Any season that isn’t summer is not my bag. Summer is the absolute dogs danglies. Autumn is, in my opinion, the worst season. Spring means summer is coming, and winter at least has Christmas. Autumn? To me it just signifies the end of the good stuff (summer) and the beginning of the cold of winter. I don’t understand how people get excited about autumn.

I’ve already posted about my dislike of September (the beginning of Autumn, if so many are to be believed!) a few years ago.

I read about pumpkin spice lattes (I don’t drink long coffee drinks), jumper season (I prefer t-shirts), wrapping up in hats and scarves and boots, sitting in front of the fire and going for autumn winter walks.

And I Just. Don’t. Get. It.

You don’t really see autumn colours when you live in the suburbs of a city. Sure, my garden is covered in leaves and they’re a range of colours, but that doesn’t bring an appreciation of the beauty of autumn. It just brings a mulchy mess that ruins the grass!

And as for winter, it’s barren and cold, with no greenery, dull dark days and the only brightness in months of darkness is the excitement of Christmas.

Confession: I may have changed my mind a little bit, all thanks to Bodhi Bongo!

Overnighters in our campervan are very much for longer days and warmer weather. But as a day van, Bodhi has opened up new possibilities for us outside of summer. Our van has a twin gas hob, we have a kettle and a griddle pan and lots of space, which brings a whole new dimension to going out for the day.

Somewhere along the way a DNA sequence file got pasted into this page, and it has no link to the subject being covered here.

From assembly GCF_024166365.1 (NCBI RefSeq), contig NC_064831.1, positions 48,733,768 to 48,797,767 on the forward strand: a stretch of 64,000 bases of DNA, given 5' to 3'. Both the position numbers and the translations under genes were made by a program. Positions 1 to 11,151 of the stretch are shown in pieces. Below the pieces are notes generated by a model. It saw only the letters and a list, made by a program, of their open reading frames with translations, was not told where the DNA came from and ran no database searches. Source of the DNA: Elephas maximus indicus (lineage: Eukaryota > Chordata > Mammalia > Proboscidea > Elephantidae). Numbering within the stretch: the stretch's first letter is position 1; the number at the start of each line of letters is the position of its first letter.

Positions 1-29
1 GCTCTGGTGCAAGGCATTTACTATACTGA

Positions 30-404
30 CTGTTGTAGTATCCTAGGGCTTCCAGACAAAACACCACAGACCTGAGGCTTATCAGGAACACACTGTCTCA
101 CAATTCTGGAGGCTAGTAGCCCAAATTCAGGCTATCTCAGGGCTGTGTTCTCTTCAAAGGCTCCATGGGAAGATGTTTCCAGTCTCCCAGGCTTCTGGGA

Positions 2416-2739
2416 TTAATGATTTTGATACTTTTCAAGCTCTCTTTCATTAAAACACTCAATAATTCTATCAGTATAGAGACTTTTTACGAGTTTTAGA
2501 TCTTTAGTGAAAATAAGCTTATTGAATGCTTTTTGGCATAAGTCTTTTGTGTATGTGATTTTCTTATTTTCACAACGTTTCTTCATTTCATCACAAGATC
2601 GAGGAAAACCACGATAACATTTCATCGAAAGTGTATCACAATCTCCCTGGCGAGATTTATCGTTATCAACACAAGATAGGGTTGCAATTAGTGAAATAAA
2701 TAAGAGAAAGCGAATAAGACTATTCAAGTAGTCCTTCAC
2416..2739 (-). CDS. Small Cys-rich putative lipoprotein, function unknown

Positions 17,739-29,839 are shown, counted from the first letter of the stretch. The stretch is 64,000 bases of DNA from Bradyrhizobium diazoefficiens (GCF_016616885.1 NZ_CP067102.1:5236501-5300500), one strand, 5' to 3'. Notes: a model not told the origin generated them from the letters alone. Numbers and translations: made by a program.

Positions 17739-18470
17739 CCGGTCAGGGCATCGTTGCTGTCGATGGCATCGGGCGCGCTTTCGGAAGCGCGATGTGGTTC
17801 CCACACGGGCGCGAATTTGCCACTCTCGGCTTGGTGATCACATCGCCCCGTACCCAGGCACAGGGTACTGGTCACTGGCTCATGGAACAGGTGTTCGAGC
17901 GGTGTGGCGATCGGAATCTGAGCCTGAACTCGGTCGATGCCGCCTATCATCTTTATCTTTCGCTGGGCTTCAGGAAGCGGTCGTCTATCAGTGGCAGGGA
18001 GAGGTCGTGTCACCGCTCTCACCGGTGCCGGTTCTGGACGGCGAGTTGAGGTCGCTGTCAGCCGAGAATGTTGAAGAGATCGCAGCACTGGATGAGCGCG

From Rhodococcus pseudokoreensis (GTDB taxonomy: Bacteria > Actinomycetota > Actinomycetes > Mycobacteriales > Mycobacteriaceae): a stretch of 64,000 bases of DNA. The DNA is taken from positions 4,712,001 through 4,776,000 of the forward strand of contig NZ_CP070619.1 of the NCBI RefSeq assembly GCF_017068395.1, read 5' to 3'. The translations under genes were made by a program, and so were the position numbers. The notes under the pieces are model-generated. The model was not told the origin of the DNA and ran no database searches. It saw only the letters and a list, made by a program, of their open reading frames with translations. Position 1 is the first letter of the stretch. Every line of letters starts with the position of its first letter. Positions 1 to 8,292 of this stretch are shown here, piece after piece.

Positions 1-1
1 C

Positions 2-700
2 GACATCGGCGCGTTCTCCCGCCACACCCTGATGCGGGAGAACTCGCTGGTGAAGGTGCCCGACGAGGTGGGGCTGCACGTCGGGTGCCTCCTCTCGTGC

Our first trip out was to Sudeley Castle which I posted about here.


In November I experienced a whole new take on Autumn. The husband suggested driving down to the Forest of Dean for a scenic drive and a wander. I was enthusiastic but wary. Autumn isn’t really all that, right?

The drive alone was beautiful. Being in the campervan you’re much higher than a normal car, so you can see a lot more. More colours, more streams, more bridges and tree lined roads.

Bongo drive to the Forest of Dean
Bongo drive to the Forest of Dean
Bongo drive to the Forest of Dean

We parked up in Speech House Woods, which is maintained by Forestry England, changed our shoes, and off we went!

Autumn Winter Bongo in the Forest of Dean

It wasn’t long until I stopped in my tracks, looked all around me, and declared “this feels like an autumn fairytale!”

I’ve never seen such beautiful shades of orange, rust and gold, interspersed by blue skies and evergreen leaves. The air was crisp, there was a blanket of leaves underfoot and trees of all shapes and sizes.

Autumn Winter Forest of Dean
Autumn Winter Forest of Dean
Autumn Winter Forest of Dean
Autumn Winter Forest of Dean
Autumn Winter Forest of Dean
Autumn Winter Forest of Dean
Autumn Winter Forest of Dean
Autumn Winter Forest of Dean
Autumn Winter Forest of Dean

It definitely turned me into a fan of Autumn walks! So much so, that, a couple of weeks later, we headed up to the Clent Hills, which is just a short drive from Birmingham. At their highest point, Clent Hills rise to 1037ft, with 360 degree views over multiple counties.

Autumn Winter Clent Hills
Autumn Winter Clent Hills
Autumn Winter Clent Hills
Autumn Winter Clent Hills
Autumn Winter Clent Hills
Autumn Winter Clent Hills
Autumn Winter Clent Hills
Autumn Winter Clent Hills
Autumn Winter Clent Hills


And so to Winter, where surely the drop in temperatures and bare branches would hold no interest for me? Well, such is my new zest for outdoor life (!!) that the suggestion of a post Christmas drive to the Wyre Forest was jumped upon by me. I adorned myself with coat, scarf, hat and gloves (all the things I sneer at!), packed our campervan bag with all the essential (teabags, sweeteners, kettle, bread and sausage) and off we went.

Autumn Winter Wyre Forest

Turns out that even winter in the forest is a joy! There’s a surprising amount of green thanks to coniferous trees, and the low winter sun creates beautiful shadows and casts a glow through the trees.

Autumn Winter Wyre Forest
Autumn Winter Wyre Forest
Autumn Winter Wyre Forest
Autumn Winter Wyre Forest
Autumn Winter Wyre Forest
Autumn Winter Wyre Forest
Autumn Winter Wyre Forest
Autumn Winter Wyre Forest

How does our campervan make autumn and winter walks more enjoyable?